Sometimes, I have to refocus myself in order to pay enough attention to my wife, who is supportive of my work, but like any other normal person, does not want to be ignored. It would be a big mistake to not pay as much attention to her as I do to work and the Church. She helps me keep balance in my life, and for that I thank her. God gave her to me before he gave me the priesthood, and marriage is a sacrament just as ordination is. Therefore, maintaining a good family life is the first act of my ministry, and is important for setting the example for my parishes.
As a mission priest, I have not had any deaths in the parish yet, but I have been called out in the night to visit someone in the hospital, and often I am on the phone late at night trying to give counsel to those seeking it. It can be difficult when someone calls during the day, because I am faced with the prospect of ignoring the call—which could be urgent—or answering it and then seeming inattentive as I deal with other issues. Thankfully, most of my parishioners understand my situation, and are quite forgiving. Sometimes, I do take the call as my lunch break, or resolve to work a little later in the day. Thank God I have a flexible schedule.
Yes, it can be stressful to do this work, but what else would I be doing if not this? Many people my age are still getting in to trouble, yet the Church keeps me grounded. From time to time, when I feel overwhelmed or down, the Lord extends a small blessing to me, in various forms, such as a gift received, a spiritual consolation, a success, a new parishioner (those are the best blessings!). Then I am able to pick up and get going again. My life is blessed because of this work, and I encourage other young men to follow in my steps and discern the ordained ministry, specifically in establishing missions. I also encourage young women to be open to becoming the wife of a priest, a Sunday school teacher, a youth group leader, or any of the other important roles that women fill in a parish. There are so many people who would become Orthodox Christians if they knew about it, and I hope that my example will contribute in some small way to others following the command of Christ to evangelize.
I also find that by living in two worlds, I am exposed to people who might not otherwise meet an Orthodox priest. I have been able to encourage co-workers who are searching for God. When appropriate, I mention how Orthodox might view a certain situation or issue. Seeds are being planted, and awareness of our holy faith is spreading. The fact that I do not accept a salary at this time makes a positive impression on some who have come to view the Church as a money-making enterprise more than a place of salvation. While Scripture is clear that a minister may be compensated for his work, it is also the case that through history, some have tarnished the priesthood by abusing this privilege. I want my missions to grow, and so I cannot take money from them and expect them to grow at this time, let alone function well or engage in charitable works. I also am not tempted to compromise on teaching for the sake of not offending the hand that feeds me. Certainly, if our missions blossom into full parishes, I may receive the opportunity to be a full-time priest, and I would do this because of how much more work could be accomplished. However, at this time, being bi-vocational has been a blessing for our work, and I believe it can be in other places as well.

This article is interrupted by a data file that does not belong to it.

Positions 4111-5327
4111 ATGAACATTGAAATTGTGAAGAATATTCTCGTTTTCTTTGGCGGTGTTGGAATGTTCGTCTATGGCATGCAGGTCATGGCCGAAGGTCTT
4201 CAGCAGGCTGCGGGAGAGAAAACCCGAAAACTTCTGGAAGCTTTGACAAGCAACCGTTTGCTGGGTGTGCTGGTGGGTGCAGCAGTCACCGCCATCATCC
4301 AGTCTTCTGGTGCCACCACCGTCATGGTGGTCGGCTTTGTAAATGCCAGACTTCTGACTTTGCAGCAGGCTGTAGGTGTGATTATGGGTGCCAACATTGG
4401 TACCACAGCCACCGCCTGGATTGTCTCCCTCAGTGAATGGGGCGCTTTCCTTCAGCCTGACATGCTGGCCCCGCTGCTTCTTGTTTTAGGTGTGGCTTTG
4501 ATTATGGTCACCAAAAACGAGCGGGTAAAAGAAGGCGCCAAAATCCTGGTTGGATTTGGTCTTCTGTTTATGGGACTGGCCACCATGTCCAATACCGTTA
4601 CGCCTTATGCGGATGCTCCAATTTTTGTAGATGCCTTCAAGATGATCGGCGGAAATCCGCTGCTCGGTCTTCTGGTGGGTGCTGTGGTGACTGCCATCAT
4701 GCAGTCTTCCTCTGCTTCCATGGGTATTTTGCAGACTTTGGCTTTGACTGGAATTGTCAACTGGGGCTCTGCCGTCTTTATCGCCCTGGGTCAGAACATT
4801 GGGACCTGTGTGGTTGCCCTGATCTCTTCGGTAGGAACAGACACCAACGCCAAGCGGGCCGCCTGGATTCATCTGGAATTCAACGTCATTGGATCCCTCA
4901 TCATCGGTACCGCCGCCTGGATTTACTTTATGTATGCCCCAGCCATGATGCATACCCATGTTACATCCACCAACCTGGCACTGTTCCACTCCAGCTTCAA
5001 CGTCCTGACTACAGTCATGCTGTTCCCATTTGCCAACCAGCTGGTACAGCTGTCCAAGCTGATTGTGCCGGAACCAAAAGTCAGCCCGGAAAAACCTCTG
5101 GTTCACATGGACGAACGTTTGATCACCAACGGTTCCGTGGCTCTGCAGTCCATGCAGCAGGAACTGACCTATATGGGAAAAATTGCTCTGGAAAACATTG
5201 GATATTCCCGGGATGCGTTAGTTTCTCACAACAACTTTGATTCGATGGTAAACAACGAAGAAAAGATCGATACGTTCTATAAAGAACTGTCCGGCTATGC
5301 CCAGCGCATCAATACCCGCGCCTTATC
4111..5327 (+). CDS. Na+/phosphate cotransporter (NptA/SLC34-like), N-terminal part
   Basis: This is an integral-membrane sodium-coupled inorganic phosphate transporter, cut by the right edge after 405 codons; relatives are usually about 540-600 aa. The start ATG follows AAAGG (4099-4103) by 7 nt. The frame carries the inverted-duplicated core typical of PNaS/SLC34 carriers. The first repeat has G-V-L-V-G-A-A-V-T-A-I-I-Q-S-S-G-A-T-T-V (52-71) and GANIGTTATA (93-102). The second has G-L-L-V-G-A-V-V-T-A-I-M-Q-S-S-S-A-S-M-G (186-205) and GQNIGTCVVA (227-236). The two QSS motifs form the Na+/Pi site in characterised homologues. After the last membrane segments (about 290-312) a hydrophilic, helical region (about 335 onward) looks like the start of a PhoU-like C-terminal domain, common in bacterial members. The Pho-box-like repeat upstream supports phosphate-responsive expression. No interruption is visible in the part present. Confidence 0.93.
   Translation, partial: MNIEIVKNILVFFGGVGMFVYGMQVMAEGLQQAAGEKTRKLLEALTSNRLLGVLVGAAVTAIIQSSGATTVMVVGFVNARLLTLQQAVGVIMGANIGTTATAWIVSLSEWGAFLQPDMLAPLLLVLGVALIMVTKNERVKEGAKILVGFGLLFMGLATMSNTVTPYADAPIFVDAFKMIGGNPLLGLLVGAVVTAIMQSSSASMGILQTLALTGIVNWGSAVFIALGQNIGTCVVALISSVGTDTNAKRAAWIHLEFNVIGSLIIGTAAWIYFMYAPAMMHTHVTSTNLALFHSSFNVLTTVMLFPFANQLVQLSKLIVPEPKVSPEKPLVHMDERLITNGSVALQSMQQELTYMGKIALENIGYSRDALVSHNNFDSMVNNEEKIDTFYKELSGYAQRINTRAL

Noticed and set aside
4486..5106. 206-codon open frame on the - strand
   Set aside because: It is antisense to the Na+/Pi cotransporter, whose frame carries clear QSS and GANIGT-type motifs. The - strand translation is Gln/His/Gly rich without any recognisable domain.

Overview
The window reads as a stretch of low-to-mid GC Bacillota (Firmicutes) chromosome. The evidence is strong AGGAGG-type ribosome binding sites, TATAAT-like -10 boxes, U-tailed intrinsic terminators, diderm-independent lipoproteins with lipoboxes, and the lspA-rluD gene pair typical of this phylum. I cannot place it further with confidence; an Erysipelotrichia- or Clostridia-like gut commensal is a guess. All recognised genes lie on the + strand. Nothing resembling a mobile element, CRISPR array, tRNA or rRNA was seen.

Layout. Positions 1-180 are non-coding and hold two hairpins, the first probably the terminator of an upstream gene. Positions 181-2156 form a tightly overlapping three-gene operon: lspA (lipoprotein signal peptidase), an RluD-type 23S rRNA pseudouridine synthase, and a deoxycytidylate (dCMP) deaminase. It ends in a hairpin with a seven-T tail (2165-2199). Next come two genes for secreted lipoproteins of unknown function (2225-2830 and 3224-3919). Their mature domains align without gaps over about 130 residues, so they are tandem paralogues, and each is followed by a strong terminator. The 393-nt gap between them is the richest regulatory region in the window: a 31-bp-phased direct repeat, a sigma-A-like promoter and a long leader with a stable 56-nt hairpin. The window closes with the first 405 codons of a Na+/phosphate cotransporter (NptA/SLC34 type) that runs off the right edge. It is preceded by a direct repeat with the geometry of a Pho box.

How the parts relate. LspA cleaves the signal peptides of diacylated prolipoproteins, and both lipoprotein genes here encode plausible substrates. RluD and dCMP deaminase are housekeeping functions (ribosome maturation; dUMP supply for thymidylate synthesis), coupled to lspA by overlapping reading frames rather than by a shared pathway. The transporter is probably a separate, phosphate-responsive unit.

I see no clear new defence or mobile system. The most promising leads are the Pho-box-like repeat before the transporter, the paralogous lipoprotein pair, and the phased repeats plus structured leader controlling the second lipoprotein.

While serving bi-vocationally has been a positive experience for me, I do wish to encourage laypeople with means to support our mission work, and I hope that in the future, more mission societies will be formed that sponsor priests who are doing domestic missions from scratch (and not just filling vacancies in already-existing parishes or missions). We need to continue to reach out to those Orthodox who are isolated, and those who wish to become Orthodox, even if there are only small numbers in the target area. In fact, I am finding that some of the smaller areas in which I minister yield greater “results”! For instance, Greenville is much smaller than Raleigh, but we have a free-standing Church building in Greenville and more parishioners, engaging in more charitable projects, whereas Raleigh is still meeting at my home chapel. Perhaps the smaller towns have a greater sense of connectedness. I do not have the answer to that, but regardless I see the evidence before me. It would be a mistake not to target an area because there appears to not be enough potential core members. If we really believe that we are offering the Truth, then will not people who seek the Truth be attracted?
In this essay, I have offered a background to my work, and some concrete examples of the interplay between my secular job and my mission work. I have also encouraged the establishment of further missions, even in “unlikely” areas. I have asked that those with means prayerfully consider supporting mission priests and perhaps establishing mission societies to help us, so that we can dedicate more time to our ministry. I will close by inviting those so inclined to join us in our work. We need both lay and clerical assistance in our efforts! Some may be called to relocate to North Carolina to help us as we spread the Orthodox faith to increasingly smaller towns and rural areas. From this there potentially could come priestly and diaconal candidates. Others may be called to establish missions in their own areas of the country, and perhaps our work can assist them and be a guide. If you have an interest in missions and evangelism, please do not keep it inside, but rather ask the Lord in prayer to guide you and develop you, and allow yourself to be filled with Divine Grace to empower you to join the effort. The blessings you will receive are great; the friendships you will make are many and beautiful. You can directly touch the lives of many. Contact me with any questions and I will do whatever I can to help you get started. Finally, I ask for your prayers, without which, I surely could not survive.
Source: Nativity of the Holy Theotokos Greek Orthodox Church